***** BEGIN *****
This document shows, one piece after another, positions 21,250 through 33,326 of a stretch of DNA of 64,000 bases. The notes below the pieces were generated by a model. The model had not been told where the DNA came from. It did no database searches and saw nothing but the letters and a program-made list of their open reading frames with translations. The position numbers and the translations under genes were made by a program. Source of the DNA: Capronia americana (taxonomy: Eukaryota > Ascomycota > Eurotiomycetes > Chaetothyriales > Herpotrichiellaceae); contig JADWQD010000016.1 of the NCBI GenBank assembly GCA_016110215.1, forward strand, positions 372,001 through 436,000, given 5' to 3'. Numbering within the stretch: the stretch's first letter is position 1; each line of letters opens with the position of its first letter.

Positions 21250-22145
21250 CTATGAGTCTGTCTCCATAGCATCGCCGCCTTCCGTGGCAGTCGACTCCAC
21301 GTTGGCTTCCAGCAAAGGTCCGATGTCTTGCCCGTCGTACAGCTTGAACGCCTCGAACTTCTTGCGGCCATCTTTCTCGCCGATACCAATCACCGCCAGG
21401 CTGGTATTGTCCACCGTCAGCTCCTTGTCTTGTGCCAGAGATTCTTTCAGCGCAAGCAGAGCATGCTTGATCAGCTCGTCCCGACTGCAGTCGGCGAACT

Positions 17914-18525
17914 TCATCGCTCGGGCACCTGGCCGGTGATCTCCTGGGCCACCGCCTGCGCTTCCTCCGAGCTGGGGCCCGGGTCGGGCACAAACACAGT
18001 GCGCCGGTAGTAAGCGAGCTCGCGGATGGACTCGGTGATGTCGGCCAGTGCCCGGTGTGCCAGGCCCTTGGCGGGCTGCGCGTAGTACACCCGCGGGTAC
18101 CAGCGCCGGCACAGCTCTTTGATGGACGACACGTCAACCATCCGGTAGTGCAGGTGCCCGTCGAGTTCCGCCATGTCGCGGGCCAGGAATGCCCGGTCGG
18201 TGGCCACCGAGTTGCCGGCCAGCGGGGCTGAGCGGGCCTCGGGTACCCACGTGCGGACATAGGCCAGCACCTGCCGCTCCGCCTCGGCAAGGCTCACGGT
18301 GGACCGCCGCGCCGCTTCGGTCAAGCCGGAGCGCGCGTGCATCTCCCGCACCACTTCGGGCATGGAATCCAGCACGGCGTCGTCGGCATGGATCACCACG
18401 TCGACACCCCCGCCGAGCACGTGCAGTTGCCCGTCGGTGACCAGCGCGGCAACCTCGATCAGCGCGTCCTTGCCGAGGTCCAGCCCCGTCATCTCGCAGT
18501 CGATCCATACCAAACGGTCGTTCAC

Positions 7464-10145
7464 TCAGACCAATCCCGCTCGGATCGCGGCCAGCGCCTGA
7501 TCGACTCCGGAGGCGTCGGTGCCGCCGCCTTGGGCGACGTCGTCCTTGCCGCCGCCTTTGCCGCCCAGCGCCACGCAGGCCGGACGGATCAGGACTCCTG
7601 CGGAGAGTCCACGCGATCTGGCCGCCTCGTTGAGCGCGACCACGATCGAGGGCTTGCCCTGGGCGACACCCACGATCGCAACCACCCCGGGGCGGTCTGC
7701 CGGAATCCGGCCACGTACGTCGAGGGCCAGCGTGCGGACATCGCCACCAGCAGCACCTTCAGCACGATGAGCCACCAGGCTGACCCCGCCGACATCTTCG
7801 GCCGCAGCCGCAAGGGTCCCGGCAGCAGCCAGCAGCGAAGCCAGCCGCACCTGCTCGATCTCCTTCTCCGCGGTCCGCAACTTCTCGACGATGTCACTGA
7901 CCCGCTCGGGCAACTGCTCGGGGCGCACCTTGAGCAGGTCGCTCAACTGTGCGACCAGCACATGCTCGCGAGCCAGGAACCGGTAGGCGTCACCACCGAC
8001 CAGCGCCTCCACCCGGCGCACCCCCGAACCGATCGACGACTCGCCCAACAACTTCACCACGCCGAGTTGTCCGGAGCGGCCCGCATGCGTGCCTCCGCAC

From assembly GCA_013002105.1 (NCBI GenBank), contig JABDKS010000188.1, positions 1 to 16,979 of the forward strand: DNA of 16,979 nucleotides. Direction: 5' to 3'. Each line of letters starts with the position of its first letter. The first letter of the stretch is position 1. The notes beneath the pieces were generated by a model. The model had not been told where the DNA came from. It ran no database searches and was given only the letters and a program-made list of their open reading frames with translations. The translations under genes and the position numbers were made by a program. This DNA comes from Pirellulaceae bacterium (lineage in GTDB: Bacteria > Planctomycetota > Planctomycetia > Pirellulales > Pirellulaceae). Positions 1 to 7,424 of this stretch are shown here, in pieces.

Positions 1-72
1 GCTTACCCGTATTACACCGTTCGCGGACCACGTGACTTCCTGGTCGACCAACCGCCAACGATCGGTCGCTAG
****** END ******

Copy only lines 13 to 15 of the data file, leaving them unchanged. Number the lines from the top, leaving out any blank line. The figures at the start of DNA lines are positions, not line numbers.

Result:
18501 CGATCCATACCAAACGGTCGTTCAC

Positions 7464-10145
7464 TCAGACCAATCCCGCTCGGATCGCGGCCAGCGCCTGA